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FEC Ruling on LLCs May Pave New Way for Donors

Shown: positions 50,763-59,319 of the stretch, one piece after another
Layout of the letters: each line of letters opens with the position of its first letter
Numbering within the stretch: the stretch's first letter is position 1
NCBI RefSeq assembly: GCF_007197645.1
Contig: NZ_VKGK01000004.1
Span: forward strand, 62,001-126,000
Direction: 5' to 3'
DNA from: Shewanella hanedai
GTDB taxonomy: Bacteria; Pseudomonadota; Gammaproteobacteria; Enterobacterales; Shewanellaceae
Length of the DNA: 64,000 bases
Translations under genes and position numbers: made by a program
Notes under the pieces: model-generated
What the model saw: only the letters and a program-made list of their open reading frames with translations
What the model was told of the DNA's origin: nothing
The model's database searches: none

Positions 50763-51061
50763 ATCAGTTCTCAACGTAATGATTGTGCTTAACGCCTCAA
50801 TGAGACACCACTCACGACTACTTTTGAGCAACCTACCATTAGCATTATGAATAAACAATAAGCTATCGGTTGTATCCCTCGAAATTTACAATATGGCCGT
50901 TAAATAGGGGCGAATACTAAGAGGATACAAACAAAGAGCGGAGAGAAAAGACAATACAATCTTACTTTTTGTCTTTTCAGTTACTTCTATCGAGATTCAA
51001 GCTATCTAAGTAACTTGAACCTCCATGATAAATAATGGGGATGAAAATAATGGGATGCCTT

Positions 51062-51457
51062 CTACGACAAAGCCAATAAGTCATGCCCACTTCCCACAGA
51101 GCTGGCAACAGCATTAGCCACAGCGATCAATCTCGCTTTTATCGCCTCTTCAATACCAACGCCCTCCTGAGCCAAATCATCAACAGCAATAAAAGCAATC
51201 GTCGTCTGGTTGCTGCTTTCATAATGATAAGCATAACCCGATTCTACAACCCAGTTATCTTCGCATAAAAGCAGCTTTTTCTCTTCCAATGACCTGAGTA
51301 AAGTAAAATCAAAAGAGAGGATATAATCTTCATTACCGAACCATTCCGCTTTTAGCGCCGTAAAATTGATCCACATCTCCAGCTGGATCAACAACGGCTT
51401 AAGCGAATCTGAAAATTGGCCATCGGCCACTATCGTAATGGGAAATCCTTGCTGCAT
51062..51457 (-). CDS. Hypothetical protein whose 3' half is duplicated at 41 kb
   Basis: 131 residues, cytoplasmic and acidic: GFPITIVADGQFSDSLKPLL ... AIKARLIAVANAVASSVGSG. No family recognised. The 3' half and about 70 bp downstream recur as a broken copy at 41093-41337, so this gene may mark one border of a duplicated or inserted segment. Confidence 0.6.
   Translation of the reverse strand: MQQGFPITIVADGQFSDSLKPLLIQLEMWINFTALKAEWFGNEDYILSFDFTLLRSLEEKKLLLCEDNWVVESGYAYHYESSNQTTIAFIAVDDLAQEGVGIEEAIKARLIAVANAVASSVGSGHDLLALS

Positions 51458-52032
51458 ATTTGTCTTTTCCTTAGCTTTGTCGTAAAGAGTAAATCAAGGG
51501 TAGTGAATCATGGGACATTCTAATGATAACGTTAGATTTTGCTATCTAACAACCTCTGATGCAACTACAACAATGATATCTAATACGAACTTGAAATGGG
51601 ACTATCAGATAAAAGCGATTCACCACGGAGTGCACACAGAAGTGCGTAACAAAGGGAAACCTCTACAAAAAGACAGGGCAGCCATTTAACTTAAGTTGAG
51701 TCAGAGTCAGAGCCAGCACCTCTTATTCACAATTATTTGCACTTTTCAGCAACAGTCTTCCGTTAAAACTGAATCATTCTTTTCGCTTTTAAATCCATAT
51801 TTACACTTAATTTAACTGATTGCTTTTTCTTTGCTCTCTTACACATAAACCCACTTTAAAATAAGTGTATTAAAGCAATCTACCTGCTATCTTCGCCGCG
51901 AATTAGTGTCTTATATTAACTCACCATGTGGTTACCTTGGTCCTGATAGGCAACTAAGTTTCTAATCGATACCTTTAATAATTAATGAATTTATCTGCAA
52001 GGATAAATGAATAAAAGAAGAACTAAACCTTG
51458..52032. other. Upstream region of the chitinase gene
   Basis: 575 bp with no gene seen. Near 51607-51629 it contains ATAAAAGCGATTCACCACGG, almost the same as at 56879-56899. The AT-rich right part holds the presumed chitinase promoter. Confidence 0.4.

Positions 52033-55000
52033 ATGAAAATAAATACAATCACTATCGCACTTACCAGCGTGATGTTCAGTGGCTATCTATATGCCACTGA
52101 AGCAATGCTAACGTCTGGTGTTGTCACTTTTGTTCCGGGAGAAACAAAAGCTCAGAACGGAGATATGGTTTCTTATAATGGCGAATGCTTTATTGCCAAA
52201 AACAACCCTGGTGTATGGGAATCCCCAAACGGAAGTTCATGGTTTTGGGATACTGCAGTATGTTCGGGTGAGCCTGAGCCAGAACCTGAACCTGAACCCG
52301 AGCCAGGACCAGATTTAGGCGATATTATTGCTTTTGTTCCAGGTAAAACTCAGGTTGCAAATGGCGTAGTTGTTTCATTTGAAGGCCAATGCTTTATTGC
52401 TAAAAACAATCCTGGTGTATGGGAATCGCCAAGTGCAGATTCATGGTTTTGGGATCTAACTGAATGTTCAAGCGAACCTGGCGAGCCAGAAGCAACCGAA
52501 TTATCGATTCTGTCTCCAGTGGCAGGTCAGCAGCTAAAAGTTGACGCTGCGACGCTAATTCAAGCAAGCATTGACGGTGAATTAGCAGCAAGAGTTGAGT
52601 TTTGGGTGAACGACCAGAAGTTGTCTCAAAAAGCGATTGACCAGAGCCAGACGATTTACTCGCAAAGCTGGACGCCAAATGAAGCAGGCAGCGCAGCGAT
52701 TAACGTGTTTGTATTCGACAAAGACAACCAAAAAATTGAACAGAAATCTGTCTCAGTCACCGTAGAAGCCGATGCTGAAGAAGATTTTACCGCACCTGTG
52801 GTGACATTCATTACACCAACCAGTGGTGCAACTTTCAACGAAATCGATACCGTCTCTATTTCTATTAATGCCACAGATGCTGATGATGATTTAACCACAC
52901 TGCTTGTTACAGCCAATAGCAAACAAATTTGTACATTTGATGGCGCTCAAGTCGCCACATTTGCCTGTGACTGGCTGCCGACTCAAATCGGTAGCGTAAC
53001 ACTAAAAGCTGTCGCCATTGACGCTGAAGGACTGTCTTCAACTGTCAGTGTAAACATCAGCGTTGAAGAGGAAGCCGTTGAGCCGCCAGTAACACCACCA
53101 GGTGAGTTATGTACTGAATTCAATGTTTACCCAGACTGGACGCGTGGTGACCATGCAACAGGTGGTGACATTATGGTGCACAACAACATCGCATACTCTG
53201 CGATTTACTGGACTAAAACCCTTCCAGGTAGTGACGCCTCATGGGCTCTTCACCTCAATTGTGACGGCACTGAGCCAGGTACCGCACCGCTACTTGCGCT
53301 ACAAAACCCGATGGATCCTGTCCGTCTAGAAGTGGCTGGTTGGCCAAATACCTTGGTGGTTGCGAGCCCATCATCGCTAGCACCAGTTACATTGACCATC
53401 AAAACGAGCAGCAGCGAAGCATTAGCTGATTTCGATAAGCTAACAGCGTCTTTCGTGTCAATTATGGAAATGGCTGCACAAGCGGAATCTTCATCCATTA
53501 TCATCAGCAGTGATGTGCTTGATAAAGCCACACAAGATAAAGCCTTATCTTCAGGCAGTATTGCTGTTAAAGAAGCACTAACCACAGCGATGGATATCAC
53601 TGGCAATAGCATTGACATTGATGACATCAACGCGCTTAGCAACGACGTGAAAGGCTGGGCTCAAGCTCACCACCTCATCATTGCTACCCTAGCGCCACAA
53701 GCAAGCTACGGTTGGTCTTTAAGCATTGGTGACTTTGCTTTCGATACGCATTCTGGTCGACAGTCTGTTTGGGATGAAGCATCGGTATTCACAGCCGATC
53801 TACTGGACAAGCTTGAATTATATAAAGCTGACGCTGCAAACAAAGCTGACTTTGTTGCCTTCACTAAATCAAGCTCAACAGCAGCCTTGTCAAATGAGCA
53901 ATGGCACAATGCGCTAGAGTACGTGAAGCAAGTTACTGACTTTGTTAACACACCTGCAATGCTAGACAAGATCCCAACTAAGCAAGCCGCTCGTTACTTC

The Federal Election Commission on Monday decided that limited liability companies are not political committees when they team up with political consultants to run television advertisements and other independent expenditures. The decision may provide cover for wealthy Democrats and Republicans to team up with like-minded donors to target candidates in the 2010 election. “It’s going to open up an avenue for individuals who wish to support or oppose federal candidates,— said William McGinley, a Republican campaign finance lawyer at Patton Boggs.This summer, McGinley asked the FEC whether his client, the political consulting firm Black Rock Group, risked running afoul of campaign finance laws by working with individually financed LLCs “for the sole purpose of sponsoring independent expenditures that expressly advocate for the election or defeat of one or more federal candidates.— Typically, allied groups of individuals that raise or spend $1,000 per year are considered political action committees, which are bound by strict contribution limits. In the 2009-10 election cycle, individuals are allowed to give $5,000 per year to PACs. But in a letter released Monday, the FEC gave McGinley’s client permission to work with multiple LLCs, outlining a legal framework under which the companies may operate, including accounting and tax arrangements and its ownership structure.The Black Rock Group is owned by Carl Forti and Michael Dubke. Last cycle, Forti was the executive director of Freedom’s Watch, a conservative advocacy group that spent millions of dollars targeting Democrats in 2008.

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